Concurrently, I was working on the Yupo paper with the same colours. This time, I found it entirely unmanageable. The same consistency of paint on Arches soaks in, but on Yupo it stays on the surface. It’s like a marble on a floor that isn’t quite level. The paint just slides off the surface. By the time I’d finished putting down a layer, it had all migrated to the bottom and the lovely fresh leaf yellow had melted into the dark grey I’d used for darker shapes in the foreground. I shook my head! It looked like a tawdry girl whose heavy mascara had melted down her face as she bawled about a lost love. It just wouldn’t do.

So I tamped up the liquid goo with a Kleenex. Now, that produced an interesting result! The texture on the paper was quite interesting, but I’d essentially lost all the colour on the paper.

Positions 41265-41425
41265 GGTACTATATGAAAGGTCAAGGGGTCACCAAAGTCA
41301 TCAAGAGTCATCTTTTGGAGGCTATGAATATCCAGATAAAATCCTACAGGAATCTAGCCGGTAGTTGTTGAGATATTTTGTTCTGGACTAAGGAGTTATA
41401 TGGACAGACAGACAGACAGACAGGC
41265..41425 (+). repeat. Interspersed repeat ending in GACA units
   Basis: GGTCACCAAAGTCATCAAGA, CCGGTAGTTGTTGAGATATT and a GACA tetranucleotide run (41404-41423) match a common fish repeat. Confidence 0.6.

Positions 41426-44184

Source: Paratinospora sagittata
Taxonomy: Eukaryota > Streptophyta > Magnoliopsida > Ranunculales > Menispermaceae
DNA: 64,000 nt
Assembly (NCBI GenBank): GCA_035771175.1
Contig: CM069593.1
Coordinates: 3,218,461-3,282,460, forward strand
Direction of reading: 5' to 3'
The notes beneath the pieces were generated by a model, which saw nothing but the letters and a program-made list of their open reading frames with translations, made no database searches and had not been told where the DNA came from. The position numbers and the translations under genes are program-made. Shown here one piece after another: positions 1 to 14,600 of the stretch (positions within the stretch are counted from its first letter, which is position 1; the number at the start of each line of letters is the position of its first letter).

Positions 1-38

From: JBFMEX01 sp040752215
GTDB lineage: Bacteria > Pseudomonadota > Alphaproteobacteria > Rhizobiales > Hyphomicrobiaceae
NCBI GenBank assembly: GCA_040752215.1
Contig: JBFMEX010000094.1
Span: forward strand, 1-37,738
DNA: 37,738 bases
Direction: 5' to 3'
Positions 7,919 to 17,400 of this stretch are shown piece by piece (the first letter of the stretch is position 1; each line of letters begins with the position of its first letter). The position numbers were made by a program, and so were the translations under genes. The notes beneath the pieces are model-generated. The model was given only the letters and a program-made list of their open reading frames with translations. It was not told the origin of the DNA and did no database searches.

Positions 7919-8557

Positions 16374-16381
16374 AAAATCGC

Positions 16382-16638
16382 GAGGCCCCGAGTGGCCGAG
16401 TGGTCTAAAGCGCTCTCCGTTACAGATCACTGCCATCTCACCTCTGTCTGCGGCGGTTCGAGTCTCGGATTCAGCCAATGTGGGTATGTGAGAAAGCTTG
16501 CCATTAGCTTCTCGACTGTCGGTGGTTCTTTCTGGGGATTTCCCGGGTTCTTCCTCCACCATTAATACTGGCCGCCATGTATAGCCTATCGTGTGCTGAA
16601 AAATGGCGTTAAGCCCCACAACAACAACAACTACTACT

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An hour or so later, the paper seemed perfectly dry. I’d given it a Kleenex to wipe away the mascara, after all.  I reapplied basic shapes in yellow and then the grey. I left the painting to dry but immediately, I could see the shapes losing form, losing edges.

I gave up on my thoughts of making another landscape with this page, but I thought I might just go forward with whatever came out of it, just to get the hang of the paper; so I let it dry again. The shapes were quite amorphous; but digging into the creative soup in my brain, I managed to visualize a couple of yellow shapes that seemed to be floating in the bit. With a few lines using a fairly dry brush, I clarified where I could see these big balloon bodies and gave each one of them a head at the bottom of the body shape. There is no significance to them. They don’t represent anything. It’s just like I’ve named a cloud and said it looked like a squirrel or a boat or a mushroom.